TA: I get this question a lot. For more height and less abuse to your feet I recommend Platforms. An Inclination angle above 2” dramatically adds more stress to the joints, tendons and ligaments on your feet.
JQ: Can you recommend types of heels to avoid?
TA: Try to avoid heels above 2”. If you’re going out for dinner and just walking from your car to the restaurant and back, then go ahead and wear what you want. Again I recommend platforms as an alternative.
JQ: Small doses! Everything in moderation right? However, it’s good to hear that we can still indulge if we are sensible about how long we will be wearing them. It reminds me of a line from The Unbreakable Kimmy Schmidt, “You can stand anything for 10 seconds!”
Custom Orthotics help reduce your pain wearing heels
JQ: I wear heels rarely these days because they really do a number on my feet. I save them for special occasions. Furthermore, I have a pre-event ritual of wrapping my pinkie toes in bandages, adding some moleskin to the inside of the shoe to make them more comfy, and adding a cushion in the toe box of the shoe. Are there other things women can do to make wearing their shoes more comfortable?
TA: Yes Custom Molded Orthotics would be the best way to reduce stress on your feet.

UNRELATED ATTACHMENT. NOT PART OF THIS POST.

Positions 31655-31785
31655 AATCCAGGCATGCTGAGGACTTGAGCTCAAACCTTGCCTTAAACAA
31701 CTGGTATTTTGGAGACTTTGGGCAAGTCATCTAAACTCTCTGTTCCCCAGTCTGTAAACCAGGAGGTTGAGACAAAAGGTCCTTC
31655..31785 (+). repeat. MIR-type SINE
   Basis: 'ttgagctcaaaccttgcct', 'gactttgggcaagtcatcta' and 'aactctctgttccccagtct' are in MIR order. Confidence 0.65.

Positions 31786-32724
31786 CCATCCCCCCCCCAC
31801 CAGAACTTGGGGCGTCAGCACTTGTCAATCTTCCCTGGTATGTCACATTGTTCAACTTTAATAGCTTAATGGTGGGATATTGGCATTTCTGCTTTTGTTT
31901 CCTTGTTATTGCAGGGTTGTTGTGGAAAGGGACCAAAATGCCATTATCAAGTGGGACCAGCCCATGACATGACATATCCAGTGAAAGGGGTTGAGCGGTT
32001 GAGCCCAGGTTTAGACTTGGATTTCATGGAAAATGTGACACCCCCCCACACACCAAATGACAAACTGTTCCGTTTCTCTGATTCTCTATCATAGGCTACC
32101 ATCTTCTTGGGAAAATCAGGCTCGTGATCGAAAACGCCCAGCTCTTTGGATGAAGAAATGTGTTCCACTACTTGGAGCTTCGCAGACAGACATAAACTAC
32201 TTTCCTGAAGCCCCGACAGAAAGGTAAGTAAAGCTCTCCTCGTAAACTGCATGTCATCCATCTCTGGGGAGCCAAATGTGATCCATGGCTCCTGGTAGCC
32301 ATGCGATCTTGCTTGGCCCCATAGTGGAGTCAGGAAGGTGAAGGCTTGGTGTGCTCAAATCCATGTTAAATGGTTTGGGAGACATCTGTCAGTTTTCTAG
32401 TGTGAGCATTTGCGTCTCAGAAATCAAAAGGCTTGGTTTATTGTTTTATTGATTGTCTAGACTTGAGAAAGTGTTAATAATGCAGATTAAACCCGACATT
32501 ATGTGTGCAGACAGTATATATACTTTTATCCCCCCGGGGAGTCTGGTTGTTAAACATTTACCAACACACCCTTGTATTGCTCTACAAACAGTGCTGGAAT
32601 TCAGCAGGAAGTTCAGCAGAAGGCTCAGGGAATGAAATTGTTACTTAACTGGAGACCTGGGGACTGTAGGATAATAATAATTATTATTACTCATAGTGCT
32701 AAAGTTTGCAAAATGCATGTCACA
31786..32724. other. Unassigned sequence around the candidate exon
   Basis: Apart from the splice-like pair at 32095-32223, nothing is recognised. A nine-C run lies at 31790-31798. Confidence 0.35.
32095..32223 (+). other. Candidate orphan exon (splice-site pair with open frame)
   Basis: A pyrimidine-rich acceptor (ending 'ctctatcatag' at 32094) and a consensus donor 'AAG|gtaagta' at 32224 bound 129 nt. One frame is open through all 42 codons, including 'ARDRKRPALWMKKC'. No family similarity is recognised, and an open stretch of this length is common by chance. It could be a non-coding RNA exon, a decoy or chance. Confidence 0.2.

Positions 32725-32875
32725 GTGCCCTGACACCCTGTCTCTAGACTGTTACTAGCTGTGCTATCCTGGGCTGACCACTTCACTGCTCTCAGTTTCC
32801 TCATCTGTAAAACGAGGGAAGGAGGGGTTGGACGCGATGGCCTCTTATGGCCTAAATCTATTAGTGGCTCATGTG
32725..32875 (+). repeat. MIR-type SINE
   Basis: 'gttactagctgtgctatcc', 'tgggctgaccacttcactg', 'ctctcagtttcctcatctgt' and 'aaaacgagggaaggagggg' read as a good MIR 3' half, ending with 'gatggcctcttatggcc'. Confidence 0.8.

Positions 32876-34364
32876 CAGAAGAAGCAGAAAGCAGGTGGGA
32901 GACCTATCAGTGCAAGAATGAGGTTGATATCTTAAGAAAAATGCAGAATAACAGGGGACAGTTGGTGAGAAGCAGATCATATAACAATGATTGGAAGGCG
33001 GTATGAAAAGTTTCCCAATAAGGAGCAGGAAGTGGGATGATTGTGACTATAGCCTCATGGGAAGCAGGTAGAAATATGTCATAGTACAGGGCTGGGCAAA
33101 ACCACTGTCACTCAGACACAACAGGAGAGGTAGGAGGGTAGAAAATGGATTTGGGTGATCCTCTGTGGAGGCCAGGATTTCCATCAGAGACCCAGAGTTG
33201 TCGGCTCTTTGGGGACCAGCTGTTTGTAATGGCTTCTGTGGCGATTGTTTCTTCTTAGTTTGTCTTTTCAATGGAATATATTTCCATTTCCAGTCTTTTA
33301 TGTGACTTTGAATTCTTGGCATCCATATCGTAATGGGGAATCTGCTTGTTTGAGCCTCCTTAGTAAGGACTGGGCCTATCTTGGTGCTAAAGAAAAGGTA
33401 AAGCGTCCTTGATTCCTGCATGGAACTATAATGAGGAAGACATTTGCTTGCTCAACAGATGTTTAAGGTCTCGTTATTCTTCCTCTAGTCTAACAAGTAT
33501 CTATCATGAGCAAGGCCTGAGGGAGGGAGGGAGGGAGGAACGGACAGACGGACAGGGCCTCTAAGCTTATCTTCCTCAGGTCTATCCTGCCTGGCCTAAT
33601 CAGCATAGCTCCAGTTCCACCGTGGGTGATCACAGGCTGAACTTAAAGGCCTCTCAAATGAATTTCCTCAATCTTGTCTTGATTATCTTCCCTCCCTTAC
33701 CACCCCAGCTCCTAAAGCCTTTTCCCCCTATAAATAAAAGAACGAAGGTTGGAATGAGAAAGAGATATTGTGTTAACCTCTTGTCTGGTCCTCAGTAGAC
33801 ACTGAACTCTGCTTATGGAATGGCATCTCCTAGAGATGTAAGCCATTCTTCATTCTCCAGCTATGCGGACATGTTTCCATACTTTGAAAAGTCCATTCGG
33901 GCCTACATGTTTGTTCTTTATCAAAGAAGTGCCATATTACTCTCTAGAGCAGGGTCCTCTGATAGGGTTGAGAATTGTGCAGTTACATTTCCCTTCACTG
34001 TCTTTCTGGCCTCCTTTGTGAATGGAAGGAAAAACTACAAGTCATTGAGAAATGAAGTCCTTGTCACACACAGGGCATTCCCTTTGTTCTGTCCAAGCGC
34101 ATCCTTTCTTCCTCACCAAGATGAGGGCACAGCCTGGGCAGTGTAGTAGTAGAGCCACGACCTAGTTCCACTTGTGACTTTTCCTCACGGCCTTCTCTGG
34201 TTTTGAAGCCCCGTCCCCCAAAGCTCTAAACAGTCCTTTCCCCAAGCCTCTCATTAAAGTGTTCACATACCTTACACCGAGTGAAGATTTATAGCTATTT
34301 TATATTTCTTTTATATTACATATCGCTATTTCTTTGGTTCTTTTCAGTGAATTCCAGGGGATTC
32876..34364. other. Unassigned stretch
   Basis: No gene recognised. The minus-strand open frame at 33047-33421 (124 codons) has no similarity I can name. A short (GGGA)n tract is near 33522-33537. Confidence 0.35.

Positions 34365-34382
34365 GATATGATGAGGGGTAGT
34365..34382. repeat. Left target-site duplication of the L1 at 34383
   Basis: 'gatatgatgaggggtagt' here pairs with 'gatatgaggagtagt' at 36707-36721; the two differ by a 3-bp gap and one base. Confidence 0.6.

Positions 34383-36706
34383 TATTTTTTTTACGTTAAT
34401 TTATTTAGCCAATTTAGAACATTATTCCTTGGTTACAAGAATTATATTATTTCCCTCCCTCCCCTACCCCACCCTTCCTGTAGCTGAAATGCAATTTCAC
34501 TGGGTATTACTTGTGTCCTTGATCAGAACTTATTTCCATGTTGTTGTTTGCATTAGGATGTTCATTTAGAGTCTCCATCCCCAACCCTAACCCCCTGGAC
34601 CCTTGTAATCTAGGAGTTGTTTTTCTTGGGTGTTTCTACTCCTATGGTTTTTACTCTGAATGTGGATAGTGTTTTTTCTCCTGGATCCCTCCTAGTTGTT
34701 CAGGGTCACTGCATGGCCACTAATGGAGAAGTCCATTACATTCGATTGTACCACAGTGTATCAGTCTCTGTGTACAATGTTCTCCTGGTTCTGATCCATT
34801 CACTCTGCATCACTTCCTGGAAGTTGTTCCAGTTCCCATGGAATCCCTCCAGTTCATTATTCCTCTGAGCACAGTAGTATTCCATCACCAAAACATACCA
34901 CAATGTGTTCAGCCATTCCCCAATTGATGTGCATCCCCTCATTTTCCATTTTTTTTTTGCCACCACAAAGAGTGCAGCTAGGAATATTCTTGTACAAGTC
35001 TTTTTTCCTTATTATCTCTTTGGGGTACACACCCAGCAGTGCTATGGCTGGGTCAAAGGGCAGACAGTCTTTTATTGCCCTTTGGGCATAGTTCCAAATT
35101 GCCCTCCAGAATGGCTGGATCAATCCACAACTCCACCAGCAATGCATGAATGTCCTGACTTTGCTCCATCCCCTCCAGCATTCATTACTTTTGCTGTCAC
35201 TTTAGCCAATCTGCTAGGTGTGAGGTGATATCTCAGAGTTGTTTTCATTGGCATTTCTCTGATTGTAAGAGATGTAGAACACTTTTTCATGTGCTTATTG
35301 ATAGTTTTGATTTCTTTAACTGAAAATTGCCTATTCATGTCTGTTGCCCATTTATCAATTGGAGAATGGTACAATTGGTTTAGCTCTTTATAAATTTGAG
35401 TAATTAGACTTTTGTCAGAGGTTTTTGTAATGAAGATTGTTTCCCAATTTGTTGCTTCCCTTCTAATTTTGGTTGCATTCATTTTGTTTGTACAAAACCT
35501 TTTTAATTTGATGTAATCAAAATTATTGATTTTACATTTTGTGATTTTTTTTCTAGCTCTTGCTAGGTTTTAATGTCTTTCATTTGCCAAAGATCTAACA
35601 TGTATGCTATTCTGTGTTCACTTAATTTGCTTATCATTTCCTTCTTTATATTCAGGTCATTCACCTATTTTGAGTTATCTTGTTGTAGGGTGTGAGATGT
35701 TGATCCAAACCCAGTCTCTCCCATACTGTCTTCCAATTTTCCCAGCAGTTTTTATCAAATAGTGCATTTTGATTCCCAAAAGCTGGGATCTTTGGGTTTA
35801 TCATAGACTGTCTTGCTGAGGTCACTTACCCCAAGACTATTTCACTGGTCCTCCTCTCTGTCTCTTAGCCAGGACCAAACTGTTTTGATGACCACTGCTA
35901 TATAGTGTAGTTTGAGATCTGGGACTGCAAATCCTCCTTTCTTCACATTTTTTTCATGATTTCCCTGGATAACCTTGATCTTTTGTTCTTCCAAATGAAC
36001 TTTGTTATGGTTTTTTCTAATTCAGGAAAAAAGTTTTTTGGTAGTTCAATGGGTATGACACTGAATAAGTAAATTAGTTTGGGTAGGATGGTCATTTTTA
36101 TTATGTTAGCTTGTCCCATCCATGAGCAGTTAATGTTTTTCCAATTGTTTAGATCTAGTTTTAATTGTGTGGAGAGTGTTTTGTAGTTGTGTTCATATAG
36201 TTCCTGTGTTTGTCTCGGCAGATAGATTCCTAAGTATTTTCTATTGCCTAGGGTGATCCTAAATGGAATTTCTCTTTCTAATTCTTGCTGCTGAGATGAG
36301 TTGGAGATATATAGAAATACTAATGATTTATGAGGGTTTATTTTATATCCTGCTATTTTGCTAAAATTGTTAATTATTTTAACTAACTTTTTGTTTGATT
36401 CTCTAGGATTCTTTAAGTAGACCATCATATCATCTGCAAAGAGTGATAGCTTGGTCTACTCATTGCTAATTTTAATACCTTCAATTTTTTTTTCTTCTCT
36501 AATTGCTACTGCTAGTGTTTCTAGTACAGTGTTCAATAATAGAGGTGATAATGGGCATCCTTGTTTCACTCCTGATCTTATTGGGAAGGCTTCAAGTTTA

JQ: Nothing like a custom fit, right? Are there custom orthotics that won’t show if you are wearing a beautiful strappy heel that exposes the foot?
There are custom orthotics designed for high heel dress shoes that are invisible to the public.
TA: There are specific orthotics that are designed for high-heeled dress shoes called Cobra Orthotics. And yes they are invisible to the public.
Strengthening Exercises and OTC Pain Relievers
JQ: I am going to have to check those out. I like that they can’t be seen. Most of all, prevention is critical. Are there exercises I can do at home to strengthen my legs so that my feet won’t hurt as much when I wear heels? To take the pressure off my feet?
TA: Actually balancing exercises can help to strengthen the legs and feet. For example, doing barefoot, single legged balancing exercises utilizing a Bosu Ball is an excellent way to do this.
JQ: That’s great. We have a Bosu Ball at home, so I need to add that to my routine. Can we also prevent and / or relieve our foot pain wearing heels and swelling with topical over-the-counter medications? Do the over the counter lidocaine creams and sprays work? It seems like I see these advertised all the time.
TA: Anti-inflammatory creams like Flexall 454 is a better way to go as far as topicals for pain relief. Of course NSAIDs like Aleve or Advil can help with foot pain.
After the Damage has been Done
JQ: Let’s talk about Aftercare. Many of us, myself included, have paid the price for wearing a beautiful heel too long and consequently ended up with sore feet, bruises, blisters and sometimes even bleeding. What is the best way to treat these at home? I’ve taken Advil, iced my feet, cleaned my blisters and bloody toes. Maybe there is more I can do that I might not know about?
TA: As you know Jennifer, topical pain creams, massage, and a home TENs unit can help soothe the feet also.
When to See the Doctor
JQ: At what point of experiencing foot pain from our heels do we need to make an appointment with you or a podiatrist in our area?